The Las Vegas area was an area where the Paiute people resided. They are most famous for their great Shaman named Wovoka who prophesied the end of the white man. As a result, they began to dance the “ghost dance” in an effort to acknowledge this dream. One problem, the US government took offence and subsequent events were typically horrific. Wovoka wasn’t in the Nevada area as the paiute were widespread, but his people were here.

Most of the Southwest tribes are of Athabascan descent. It’s a group that oddly shows up in the Southwest, Latin America, Siberia and Northern Canada. I am of that descent myself so I wanted to pay tribute to this area as much as I could.

The spot i bought this doll was in “Old Vegas”, “Downtown”, “Fremont”. This area is the exact spot the Paiutes first settled as this is where an abundant spring was. Their residence was the basis of what is now Las Vegas, which is what they were displaced for. As I went on a tour of the red rocks, the tour guide informed me that there’s only a few Paiute left with claim to the Las Vegas area.

“Few” meaning two.

Not two tribes.

Two people.

In their 90s.

“Once their gone, that claim is gone.” is what he said.

It’s the old idea of the “disappearing race” that is very strong in the USA, The Natives are a bygone idea. Their ghosts wander these sin soaked streets, watching over your cocaine fueled conga lines. Of course if you talk to any Native American, the idea of their race as “disappearing” is ridiculous. It’s always been “out of sight, out of mind”.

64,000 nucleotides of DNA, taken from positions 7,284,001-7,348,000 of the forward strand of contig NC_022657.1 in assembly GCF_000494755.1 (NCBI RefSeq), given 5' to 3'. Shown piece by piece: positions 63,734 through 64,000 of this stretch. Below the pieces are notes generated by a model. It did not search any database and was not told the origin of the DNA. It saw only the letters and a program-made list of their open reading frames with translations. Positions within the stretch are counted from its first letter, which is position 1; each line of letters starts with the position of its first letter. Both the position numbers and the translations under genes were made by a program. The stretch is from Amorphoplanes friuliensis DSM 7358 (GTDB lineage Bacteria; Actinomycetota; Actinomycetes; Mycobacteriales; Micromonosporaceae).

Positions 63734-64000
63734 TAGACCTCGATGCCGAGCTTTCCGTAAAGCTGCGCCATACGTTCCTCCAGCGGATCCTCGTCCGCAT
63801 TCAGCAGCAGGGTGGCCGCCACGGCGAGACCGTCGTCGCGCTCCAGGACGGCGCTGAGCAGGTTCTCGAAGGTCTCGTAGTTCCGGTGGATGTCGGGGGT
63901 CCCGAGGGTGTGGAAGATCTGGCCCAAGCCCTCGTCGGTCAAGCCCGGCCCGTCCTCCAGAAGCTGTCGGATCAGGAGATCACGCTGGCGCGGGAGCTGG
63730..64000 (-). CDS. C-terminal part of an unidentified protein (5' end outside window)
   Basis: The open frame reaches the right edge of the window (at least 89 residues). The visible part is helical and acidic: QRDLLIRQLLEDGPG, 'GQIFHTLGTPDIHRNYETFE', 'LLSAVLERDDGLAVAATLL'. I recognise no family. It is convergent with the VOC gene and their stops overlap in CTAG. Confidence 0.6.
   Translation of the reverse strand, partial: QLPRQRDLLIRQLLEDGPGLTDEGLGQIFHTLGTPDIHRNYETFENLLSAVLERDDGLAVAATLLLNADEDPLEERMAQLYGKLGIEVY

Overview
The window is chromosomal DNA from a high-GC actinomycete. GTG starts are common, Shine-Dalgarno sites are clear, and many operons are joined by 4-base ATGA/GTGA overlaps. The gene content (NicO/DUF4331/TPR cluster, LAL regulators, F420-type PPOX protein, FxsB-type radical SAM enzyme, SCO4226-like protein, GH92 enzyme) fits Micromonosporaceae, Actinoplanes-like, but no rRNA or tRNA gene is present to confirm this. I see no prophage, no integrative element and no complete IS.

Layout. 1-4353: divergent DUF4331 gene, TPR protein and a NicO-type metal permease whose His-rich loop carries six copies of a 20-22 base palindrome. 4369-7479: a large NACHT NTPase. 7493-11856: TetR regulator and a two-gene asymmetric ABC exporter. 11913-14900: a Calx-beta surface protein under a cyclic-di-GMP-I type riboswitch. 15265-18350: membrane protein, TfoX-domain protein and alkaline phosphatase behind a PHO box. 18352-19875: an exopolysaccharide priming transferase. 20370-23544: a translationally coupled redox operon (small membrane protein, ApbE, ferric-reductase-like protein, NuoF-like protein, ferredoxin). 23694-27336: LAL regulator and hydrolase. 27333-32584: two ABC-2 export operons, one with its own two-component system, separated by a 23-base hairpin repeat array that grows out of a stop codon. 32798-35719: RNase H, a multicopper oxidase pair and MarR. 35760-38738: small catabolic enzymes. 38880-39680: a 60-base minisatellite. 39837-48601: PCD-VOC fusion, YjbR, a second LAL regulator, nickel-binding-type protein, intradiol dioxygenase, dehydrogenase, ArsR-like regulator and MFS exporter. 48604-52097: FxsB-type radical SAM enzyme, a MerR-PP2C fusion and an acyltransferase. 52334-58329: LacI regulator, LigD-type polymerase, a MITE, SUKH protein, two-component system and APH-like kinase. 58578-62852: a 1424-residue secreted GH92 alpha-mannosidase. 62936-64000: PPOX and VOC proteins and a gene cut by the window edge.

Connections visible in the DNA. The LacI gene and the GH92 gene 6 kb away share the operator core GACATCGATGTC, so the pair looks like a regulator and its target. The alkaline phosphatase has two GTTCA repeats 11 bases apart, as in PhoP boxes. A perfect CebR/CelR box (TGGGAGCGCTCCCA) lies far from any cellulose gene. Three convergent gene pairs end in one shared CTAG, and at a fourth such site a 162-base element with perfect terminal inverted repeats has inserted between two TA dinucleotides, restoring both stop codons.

I couldn’t help but be disturbed at this notion, that there are only two people left in this area with a rightful claim. This is probably just some romantic notion told by tour guides, when actually the tribe is about 70 strong. Perhaps he meant the two he was referring to were the oldest elders with the most valuable knowledge. Perhaps the last language speakers. Someday I’ll return and get the full story. But there is a functioning tribe there.

The contrast is stunning between the old town and the new strip. The strip is a never ending formation of thousands of people staggering along with drinks in hand, looking for a neon saviour to make them feel alive. We visited a shark tank with displays emphasising the importance of ocean species and their plummeting demise. Occasionally while peering into the tanks you’d get a glimpse of your own reflection, a peek into another endangered species.

Everything surrounding Vegas, in the Clark County mountains is all based on the search for a shiny savior. Previous was gold and silver, some mines sit abandoned in the hills to this day. Many prospectors died and dropped their loot, which was probably swallowed up by the earth again as payment. There are hundreds of trails, dozens of tiny ghost towns everywhere.

I saw an astonishing view of the Sierra Madre mountains. I asked the guide if there’s any treasure up there. He smiled, looked at me and said:

“There’s always treasure!”

It made me think that someday, when the Yuccas decide to return there’ll be a new civilization marvelling at the ruins where the neon lit streets slowly faded and the population moved on somewhere else.

For now, the yucca are turning grey, and begin to droop down. When you look out, it looks like old timers praying for us to leave.

Originally published at